Monomorphic epitheliotropic intestinal T-cell lymphoma involving the central nervous system

Yasushi Kubota and Kana Kusaba

A 41-year-old man presented with a 1-month history of diarrhea and new-onset abdominal pain. Abdominal computed tomography revealed an extramural tumor of the small intestine with a diameter of 5 cm and perforation. Histopathologic examination of the tumor revealed intestinal mucosa that was diffusely infiltrated by monomorphic, medium-size lymphocytes with epitheliotropism (panels A-B; hematoxylin and eosin stain, original magnification ×100 [A], ×600 [B]). The immunophenotype was CD3+/CD4/CD8+/CD56+ (panels C-F; original magnification ×400) and Epstein-Barr virus-encoded RNA in situ hybridization–negative. Monomorphic epitheliotropic intestinal T-cell lymphoma (MEITL) was diagnosed. Cyclophosphamide, doxorubicin, vincristine, and prednisone (CHOP) and 3 cycles of ifosfamide, carboplatin, and etoposide (ICE) chemotherapy resulted in complete remission (CR). However, the patient developed right facial paralysis after ICE chemotherapy. Disseminated hyperintense lesions were identified by fluid-attenuated inversion recovery magnetic resonance imaging of the brain (indicated by arrows in panels G and H). A cytospin preparation derived from cerebrospinal fluid revealed numerous medium-size atypical cells with large irregular nuclei (panel I; Giemsa stain, original magnification ×400). Flow cytometry showed that the cells were CD3+/CD4/CD8+/CD56+/TCRγδ+ (panel J). The patient received repeated intrathecal chemotherapy and high-dose chemotherapy followed by autologous peripheral blood stem cell transplantation and achieved CR once again.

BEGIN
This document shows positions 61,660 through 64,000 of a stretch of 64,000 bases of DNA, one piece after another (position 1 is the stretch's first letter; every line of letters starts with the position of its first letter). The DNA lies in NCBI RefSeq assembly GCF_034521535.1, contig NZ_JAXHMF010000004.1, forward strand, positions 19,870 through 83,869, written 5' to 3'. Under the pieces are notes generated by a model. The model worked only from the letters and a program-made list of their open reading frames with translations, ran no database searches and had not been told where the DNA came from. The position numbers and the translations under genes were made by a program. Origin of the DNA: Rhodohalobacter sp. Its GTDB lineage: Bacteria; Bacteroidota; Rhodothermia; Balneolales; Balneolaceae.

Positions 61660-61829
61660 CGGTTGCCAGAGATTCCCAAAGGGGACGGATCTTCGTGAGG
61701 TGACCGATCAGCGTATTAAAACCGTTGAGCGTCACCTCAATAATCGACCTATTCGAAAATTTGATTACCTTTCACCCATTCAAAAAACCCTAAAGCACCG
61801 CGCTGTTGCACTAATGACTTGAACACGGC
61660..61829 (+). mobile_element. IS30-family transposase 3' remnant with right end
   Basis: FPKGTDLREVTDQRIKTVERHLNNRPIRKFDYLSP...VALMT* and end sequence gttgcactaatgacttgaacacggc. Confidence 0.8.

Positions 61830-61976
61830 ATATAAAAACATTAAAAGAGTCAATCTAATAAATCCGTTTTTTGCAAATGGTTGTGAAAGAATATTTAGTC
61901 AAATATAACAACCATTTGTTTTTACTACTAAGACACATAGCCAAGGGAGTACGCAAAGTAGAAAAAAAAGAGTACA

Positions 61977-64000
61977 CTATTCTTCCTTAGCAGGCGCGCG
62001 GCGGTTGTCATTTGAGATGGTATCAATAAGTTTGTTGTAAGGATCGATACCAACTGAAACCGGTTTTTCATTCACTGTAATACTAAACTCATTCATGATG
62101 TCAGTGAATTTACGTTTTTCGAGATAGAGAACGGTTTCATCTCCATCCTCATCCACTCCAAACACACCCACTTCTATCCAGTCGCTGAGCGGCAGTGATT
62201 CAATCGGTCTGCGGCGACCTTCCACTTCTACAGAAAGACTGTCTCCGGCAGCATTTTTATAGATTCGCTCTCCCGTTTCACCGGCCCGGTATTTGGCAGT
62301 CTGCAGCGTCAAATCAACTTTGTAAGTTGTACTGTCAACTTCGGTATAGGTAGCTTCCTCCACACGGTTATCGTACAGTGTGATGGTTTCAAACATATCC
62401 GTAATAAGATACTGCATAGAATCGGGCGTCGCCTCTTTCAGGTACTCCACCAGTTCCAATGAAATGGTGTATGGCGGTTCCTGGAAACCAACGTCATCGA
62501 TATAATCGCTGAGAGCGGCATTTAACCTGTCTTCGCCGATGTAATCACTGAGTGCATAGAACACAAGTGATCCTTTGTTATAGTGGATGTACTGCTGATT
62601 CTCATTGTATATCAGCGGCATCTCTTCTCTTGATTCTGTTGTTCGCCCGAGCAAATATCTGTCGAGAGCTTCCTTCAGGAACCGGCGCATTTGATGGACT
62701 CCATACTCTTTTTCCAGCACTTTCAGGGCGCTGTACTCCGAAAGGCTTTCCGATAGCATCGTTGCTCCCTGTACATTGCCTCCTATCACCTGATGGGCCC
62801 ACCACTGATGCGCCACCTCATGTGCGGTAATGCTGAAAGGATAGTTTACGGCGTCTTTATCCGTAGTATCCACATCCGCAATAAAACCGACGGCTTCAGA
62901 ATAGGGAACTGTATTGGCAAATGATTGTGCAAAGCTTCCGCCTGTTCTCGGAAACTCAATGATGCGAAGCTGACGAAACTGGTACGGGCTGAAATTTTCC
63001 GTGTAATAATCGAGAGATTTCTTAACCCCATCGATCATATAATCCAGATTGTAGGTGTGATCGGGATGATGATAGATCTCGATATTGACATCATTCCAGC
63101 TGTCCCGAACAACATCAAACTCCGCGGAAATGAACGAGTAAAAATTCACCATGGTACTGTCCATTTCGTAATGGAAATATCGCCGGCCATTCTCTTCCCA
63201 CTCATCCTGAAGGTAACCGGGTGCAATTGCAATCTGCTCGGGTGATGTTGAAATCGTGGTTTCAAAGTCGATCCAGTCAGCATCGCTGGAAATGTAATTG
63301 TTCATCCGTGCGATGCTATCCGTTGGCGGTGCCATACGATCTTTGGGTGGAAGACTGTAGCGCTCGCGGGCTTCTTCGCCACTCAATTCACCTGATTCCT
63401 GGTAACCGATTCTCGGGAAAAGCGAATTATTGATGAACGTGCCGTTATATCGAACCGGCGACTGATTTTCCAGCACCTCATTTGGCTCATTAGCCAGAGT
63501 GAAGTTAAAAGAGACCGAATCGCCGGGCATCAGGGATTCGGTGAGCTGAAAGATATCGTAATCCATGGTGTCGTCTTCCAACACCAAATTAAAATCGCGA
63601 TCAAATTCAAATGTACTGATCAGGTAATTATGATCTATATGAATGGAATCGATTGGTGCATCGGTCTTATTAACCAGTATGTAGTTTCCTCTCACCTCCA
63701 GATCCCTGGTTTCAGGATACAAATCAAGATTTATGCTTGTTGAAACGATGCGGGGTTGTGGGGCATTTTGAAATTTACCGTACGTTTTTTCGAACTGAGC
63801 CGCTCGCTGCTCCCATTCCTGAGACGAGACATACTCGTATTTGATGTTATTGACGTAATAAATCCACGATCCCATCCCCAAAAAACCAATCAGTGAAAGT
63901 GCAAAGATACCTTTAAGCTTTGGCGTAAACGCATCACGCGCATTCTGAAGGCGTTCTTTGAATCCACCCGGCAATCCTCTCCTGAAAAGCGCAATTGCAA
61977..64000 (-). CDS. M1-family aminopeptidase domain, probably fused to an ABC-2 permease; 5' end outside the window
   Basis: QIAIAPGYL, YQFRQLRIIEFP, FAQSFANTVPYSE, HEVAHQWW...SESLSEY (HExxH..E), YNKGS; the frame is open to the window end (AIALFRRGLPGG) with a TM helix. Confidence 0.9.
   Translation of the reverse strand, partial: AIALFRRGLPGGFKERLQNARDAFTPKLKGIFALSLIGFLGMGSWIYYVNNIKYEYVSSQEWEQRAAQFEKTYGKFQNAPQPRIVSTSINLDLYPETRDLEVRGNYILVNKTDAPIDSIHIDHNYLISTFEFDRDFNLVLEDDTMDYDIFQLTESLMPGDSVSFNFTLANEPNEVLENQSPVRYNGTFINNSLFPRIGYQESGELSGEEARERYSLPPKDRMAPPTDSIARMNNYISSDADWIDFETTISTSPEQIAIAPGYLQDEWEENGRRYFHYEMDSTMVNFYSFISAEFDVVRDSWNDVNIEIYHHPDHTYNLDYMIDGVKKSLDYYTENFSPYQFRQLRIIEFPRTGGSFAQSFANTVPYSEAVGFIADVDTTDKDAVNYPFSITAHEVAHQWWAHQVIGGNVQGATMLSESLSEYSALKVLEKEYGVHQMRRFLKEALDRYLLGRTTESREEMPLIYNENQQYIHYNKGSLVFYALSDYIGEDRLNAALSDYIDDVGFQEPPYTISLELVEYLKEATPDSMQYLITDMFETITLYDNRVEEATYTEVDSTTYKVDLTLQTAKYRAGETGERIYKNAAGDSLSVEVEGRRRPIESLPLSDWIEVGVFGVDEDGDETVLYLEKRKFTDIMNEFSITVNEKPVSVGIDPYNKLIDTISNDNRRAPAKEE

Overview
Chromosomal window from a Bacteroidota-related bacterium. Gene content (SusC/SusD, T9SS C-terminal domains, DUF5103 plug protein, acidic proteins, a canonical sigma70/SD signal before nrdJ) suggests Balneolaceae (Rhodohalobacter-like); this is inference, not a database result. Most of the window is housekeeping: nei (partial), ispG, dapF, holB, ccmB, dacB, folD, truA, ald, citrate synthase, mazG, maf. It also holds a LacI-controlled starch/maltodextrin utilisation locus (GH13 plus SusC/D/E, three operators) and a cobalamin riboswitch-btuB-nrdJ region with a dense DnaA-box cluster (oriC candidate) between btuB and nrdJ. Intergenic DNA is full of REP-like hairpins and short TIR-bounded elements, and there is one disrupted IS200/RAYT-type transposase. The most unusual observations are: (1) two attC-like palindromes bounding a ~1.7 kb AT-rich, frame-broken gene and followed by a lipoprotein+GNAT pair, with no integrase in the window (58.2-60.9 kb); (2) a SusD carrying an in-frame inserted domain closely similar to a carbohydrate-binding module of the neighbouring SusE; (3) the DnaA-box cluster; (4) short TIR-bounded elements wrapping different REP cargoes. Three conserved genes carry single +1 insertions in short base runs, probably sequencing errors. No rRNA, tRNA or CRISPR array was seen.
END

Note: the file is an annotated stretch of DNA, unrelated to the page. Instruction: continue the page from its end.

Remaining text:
The optimal management of MEITL remains undetermined and the role of central nervous system prophylaxis in peripheral T-cell lymphoma remains controversial. Recent studies of patients with MEITL have uncovered SETD2 inactivation, which correlates with defective H3K36me3. The finding that WEE1 inhibition selectively targets H3K36me3-deficient cancer cells might provide a promising therapeutic option for MEITL.


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